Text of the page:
Sleepwalk by Guy Yasko


From behind broken glass the morning sky reads time to go. The
Undergraduate pulls himself off his mattress and splashes himself with
cold water from the sink above the stairs. On his way down from the
attic he steps only above the risers, stepping easier once out the door
and on concrete. He heads up the street, across the schoolyard, on to
the footpaths through the park. The sequence and spacing of mud and
puddles reminds him he used the same paths as a schoolboy. Past the
park, he walks the alleys, envying intact carriage house windows,
savouring the solitude of the walk.


Middle-aged and long since graduated he can not shut off his mind. It
skitters from worry to worry, pain to pain: children, work, no work,
money, women, worry itself. There is no question of sleep; he sits awake
if only to keep his mind on other things. He goes to bed when his body
can no longer support itself.

Head on pillow, he retrieves memories of the attic room and the view of
the winter sky. He intends to move sequentially: from window to sink to
cold water… the iron stains under the taps, the steps from the attic,
the girl who read to him when he was sick. He walks through alleys,
savouring each carriage house, bisecting each memory with more intricate
detail, never arriving.

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Filed under Guy Yasko

8 responses to “Sleepwalk by Guy Yasko

  1. How often we remember things more fondly than when we lived them! Nice.

  2. Such yearning. Beautifully written.

    Your cat on paper bag is splendid. Peace…

  3. guy

    Many thanks for reading and commenting, Linda and ganymeder. It’s always appreciated.

  4. stephen

    i like this piece, especially the last paragraph.
    it took me a couple reads to see that the first part stays in frame…it’s a difficult balance to maintain, the discreteness of a memory-self or a condensation relative to the self that is remembering or being-condensed. i think it works. my only question is about the word “envying.”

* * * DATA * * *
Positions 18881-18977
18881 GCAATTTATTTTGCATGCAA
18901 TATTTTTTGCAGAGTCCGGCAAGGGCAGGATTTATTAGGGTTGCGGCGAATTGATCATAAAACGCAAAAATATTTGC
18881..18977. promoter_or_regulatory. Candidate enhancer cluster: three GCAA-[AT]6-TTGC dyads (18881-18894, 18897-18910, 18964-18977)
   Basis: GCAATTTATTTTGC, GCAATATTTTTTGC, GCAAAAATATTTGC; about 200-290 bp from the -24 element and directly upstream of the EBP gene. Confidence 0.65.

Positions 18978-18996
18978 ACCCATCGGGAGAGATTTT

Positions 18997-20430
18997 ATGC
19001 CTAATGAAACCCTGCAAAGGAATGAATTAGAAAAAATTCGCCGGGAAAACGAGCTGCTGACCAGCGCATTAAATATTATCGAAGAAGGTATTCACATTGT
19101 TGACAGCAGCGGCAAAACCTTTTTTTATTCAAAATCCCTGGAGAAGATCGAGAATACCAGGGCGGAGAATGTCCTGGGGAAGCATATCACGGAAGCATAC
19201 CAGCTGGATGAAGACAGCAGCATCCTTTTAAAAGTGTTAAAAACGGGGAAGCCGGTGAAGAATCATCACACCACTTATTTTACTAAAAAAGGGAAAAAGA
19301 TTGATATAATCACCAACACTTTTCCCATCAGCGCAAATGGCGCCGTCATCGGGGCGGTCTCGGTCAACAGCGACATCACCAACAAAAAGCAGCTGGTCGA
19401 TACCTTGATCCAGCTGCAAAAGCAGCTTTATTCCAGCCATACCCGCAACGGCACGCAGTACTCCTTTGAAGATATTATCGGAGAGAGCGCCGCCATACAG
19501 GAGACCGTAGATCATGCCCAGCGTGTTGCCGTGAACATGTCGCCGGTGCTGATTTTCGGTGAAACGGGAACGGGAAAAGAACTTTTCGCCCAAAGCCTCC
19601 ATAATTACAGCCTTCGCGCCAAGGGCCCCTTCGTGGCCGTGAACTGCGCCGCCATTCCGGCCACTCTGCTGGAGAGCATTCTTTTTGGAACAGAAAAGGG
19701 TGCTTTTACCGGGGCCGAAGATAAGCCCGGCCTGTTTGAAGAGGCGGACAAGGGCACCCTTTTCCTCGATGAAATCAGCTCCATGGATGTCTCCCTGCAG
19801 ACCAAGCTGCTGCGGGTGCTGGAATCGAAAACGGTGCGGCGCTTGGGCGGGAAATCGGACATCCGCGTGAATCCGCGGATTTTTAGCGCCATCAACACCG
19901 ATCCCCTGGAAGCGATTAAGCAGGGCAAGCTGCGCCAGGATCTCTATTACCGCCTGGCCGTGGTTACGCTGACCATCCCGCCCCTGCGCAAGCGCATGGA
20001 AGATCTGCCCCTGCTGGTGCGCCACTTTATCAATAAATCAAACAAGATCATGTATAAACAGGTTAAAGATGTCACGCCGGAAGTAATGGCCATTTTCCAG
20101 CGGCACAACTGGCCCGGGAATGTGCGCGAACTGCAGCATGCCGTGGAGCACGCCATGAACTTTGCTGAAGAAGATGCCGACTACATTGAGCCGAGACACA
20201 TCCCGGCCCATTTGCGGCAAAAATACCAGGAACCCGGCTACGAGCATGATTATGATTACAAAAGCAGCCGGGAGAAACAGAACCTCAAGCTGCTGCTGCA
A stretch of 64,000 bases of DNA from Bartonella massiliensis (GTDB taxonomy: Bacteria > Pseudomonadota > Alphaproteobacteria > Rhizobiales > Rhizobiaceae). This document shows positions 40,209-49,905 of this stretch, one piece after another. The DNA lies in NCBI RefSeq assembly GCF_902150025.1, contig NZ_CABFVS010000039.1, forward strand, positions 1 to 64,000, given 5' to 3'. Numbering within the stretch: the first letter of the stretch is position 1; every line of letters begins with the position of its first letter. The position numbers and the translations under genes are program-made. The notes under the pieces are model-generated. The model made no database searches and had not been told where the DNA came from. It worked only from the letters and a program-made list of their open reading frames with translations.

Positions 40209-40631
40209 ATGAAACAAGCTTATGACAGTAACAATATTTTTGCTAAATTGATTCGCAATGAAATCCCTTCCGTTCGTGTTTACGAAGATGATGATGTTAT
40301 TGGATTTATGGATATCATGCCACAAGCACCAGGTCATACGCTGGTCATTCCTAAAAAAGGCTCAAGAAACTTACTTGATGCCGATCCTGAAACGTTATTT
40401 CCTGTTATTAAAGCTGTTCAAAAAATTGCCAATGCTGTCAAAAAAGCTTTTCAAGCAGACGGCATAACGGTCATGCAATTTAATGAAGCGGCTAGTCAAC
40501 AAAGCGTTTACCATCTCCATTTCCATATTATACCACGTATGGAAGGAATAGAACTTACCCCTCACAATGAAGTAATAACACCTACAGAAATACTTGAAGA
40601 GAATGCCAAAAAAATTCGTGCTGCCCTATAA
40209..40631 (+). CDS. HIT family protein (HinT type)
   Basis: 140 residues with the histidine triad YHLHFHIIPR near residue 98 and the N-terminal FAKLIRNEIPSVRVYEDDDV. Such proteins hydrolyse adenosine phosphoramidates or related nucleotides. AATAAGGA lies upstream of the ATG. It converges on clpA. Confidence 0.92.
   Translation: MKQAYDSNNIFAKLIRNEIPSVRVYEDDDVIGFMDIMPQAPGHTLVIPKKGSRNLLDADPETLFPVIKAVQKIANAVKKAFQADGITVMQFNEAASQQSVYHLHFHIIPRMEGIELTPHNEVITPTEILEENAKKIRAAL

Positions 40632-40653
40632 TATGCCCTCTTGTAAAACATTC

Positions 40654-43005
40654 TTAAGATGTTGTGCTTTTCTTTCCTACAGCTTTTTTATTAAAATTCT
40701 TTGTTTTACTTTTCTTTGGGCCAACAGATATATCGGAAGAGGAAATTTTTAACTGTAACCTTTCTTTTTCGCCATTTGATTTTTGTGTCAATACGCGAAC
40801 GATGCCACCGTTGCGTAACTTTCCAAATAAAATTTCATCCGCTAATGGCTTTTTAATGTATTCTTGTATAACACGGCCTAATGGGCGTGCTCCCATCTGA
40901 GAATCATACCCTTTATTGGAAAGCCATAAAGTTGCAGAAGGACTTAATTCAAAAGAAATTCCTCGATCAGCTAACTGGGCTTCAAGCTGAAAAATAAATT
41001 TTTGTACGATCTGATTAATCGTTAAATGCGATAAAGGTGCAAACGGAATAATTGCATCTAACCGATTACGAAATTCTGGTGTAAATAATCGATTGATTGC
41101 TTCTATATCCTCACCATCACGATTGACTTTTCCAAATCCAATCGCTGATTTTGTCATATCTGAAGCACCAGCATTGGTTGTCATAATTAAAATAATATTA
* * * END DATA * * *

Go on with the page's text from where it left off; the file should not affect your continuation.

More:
nice piece.

  5. guy

    Steve — Yeah, it was hard to keep the three people (schoolboy, undergraduate, the older insomniac) discrete yet interrelated, but that was also what was interesting about writing it. I also find this one curiously difficult to read, even to go back to, at least at this point. Anyway, is the problem in the desiring subject implied by ‘envying’ or the sound of the word — it’s not an easy one to say. I’d probably trip over ‘envying intact’ — both? something else?

  6. stephen

    i’m not sure exactly. i think that’s the moment where i wasn’t sure the segment was remaining in frame.
    it may well be just my perspective, though. i’ve been playing layering & i think i see it as an extension of simultaneous but discrete sonic figures which means the pianist part of my brain kicks in and gets all obsessive about maintaining boundaries/edges between registers (because with piano the problem is all the motion blurring together in ways that’s unlikely with text–whence the problem of pianist-brain kicking in). so let me think about this a bit more & see if that’s all there is to it.

  7. Kelly Grotke

    I like very much how the piece weaves together sequences, spaces, and awarenesses

  8. Pingback: Week #15 – Sleep « 52|250 A Year of Flash

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